American culture has always shown a particular fondness for eccentrics and iconoclasts, inventors and innovators. Although most of Gertrude Stein’s writing is so experimental that it is impenetrable to all but a few devotees, her name and image are familiar to many people who have never read her work because she was all of these things and more. She is known for a few phrases“A rose is a rose is a rose,” “Pigeons on the grass alas”that, like Jackson Pollock’s drip paintings, seem to epitomize the popular idea of avant-garde modern art as a confidence game built on praise of work that any child could do. She is recognized through iconic images in photographs and a famous portrait by Pablo Picasso that present her as a kind of massive American Buddha. She is associated with tales of the expatriate “lost generation” of the 1920’s and remembered for the salon she hosted in Paris at 27 Rue de Fleurus where friends such as Picasso, Henri Matisse, and Ernest Hemingway were frequent guests. She is even recalled by some of the disappearing generation of World War II veterans as somehow a part of the American liberation of France. Over the past forty years, she has also become a leading member of the feminist and lesbian pantheons of neglected women artists.
Criticism and scholarshipincluding biographies such as James R. Mellow’s Charmed Circle: Gertrude Stein and Company (1974); memoirs, beginning with W. G. Rogers’s When This You See Remember Me: Gertrude Stein in Person (1948); and critical studies, from Edmund Wilson’s influential chapter on Stein in his pioneering study, Axel’s Castle (1931), to Richard Bridgman’s indispensable Gertrude Stein in Pieces (1970)long ago went beyond these popular images to seriously examine her life, her work, and her importance to the history of American modernism. In 1998, she was officially canonized in two volumes of the Library of America series.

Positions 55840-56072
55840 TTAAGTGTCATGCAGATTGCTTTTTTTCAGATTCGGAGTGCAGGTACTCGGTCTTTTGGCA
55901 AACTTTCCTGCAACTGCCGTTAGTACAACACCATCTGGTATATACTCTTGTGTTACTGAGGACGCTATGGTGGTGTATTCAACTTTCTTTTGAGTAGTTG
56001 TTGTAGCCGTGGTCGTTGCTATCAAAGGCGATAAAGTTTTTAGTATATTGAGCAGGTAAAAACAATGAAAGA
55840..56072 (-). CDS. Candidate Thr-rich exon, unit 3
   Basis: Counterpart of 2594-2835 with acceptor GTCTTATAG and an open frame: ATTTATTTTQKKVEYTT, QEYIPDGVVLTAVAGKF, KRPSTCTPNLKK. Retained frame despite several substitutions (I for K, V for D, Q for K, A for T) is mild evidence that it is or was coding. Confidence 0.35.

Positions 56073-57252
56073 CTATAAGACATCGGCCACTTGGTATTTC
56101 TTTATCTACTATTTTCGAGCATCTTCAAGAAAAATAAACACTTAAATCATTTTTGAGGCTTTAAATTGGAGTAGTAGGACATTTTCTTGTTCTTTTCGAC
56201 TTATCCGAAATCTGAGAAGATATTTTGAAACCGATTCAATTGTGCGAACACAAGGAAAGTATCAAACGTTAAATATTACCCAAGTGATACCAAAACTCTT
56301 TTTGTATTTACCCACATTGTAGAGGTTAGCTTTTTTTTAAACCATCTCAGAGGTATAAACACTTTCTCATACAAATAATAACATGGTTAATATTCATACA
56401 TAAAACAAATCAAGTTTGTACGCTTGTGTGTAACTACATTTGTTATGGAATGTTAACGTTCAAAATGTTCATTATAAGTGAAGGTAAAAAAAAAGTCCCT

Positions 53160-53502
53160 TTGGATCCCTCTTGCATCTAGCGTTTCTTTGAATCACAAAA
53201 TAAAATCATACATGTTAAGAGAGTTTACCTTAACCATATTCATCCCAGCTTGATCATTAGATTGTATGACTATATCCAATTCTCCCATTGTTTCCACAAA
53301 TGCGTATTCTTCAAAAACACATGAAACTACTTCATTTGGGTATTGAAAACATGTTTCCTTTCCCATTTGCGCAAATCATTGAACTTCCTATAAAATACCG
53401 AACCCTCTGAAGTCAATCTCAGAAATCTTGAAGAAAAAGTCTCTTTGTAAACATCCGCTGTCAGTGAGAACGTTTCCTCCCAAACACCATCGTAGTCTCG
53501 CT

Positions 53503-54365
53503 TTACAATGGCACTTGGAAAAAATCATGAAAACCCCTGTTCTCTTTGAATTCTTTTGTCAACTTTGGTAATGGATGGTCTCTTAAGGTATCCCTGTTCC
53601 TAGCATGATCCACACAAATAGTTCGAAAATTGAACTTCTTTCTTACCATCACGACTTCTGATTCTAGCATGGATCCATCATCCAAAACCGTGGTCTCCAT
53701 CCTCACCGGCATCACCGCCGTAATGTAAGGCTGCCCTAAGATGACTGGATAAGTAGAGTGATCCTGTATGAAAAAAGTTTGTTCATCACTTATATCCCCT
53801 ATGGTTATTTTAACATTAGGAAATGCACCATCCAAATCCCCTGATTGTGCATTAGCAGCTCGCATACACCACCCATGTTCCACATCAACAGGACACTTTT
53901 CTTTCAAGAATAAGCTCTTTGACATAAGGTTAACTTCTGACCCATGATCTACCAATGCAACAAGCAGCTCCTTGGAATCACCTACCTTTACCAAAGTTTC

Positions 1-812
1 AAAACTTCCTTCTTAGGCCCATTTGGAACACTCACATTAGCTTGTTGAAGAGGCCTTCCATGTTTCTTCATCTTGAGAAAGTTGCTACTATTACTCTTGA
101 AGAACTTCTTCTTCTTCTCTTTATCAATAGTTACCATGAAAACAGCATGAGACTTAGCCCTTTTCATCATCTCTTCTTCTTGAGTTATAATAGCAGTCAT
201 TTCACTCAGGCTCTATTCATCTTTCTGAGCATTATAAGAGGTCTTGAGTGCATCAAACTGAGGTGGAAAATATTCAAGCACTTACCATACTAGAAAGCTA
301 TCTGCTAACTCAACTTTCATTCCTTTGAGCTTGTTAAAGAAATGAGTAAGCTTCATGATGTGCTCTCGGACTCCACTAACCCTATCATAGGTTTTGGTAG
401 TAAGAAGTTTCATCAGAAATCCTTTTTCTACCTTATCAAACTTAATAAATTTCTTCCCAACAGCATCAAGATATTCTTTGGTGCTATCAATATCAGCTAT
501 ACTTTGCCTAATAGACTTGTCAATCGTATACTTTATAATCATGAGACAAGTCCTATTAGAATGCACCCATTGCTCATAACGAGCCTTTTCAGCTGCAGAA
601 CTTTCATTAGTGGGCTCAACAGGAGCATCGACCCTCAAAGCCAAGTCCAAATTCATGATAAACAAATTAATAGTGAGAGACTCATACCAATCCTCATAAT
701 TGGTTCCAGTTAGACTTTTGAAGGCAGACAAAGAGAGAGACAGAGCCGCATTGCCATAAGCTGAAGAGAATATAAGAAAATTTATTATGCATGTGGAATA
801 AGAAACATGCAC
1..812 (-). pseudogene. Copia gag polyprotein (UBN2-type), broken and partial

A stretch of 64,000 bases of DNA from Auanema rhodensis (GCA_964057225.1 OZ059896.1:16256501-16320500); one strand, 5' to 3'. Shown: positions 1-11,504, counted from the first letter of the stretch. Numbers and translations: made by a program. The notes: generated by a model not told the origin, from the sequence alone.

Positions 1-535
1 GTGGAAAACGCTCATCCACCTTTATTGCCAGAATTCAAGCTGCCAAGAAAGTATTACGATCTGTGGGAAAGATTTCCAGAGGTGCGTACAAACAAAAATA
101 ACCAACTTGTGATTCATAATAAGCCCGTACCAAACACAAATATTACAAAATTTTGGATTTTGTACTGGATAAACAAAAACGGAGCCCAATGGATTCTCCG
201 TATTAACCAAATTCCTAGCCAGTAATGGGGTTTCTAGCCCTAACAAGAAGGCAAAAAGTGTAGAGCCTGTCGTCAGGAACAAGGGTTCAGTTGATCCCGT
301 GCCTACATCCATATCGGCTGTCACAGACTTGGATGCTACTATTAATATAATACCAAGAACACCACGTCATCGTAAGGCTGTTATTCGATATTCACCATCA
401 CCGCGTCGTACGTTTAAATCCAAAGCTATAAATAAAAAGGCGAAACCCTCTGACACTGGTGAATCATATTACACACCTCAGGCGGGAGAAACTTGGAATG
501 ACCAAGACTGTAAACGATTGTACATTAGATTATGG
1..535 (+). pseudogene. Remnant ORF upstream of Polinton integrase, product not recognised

Since the publication of In the Freud Archives (1984), Janet Malcolm has combined journalism, psychological analysis, and skepticism about the nature of biography in fascinating and elegantly written examinations of psychoanalysis, journalism, and the arts. In Two Lives: Gertrude and Alice, the third in a series focused on writers that also includes The Silent Woman: Sylvia Plath and Ted Hughes (1994) and Reading Chekhov: A Critical Journey (2001), she sets out to reconsider Gertrude Stein. The book consists of three related essays that, like much of Malcolm’s work, first appeared in The New Yorker. Although the book’s three chapters have been described by reviewers as treating Stein’s and Alice B. Toklas’s experiences during the war, the composition of The Making of Americans (1925), and Toklas’s years “staying on alone,” they are, in fact, far more meandering and fragmented than this clear division suggests.
Malcolm does not really have much to add to the critical and biographical scholarship that already exists, but her work is not intended for scholars. Instead, she draws on previous scholarship to present the general reader with a study of the character, writing, and relationship of her two principals. Perhaps surprisingly, the most impressive part of Two Lives is its attentive and provocative readings of Stein’s work and artistic evolution rather than its biographical elements or journalistic discoveries.
Beginning with her initial observation that Stein wrote “stories, novels, and poems that are like no stories, novels, and poems ever written but seem to be saturated with some sort of elixir of originality,” when she is talking about Stein’s writing itself Malcolm is consistently at her most original and engaging. In Three Lives, Stein’s collection of stories written in 1909 that inspired her own title, she says for example, “Stein is still writing in regular, if singular English, but by 1912 she had started producing work in a language of her own, one that uses English words but in no other way resembles English as it is known.” Malcolm precisely captures the appeal of The Autobiography of Alice B. Toklas (1933), Stein’s only commercially successful book, when she notes that Stein’s “playful egomania pervades” it, “as does the optimism that gives the story of her life the character of a fairy tale.”
The highlight of Malcolm’s analysis of Stein’s writing is her discussionin the first half of the second essay and in other passages throughout the bookof what caused Stein’s style to change...
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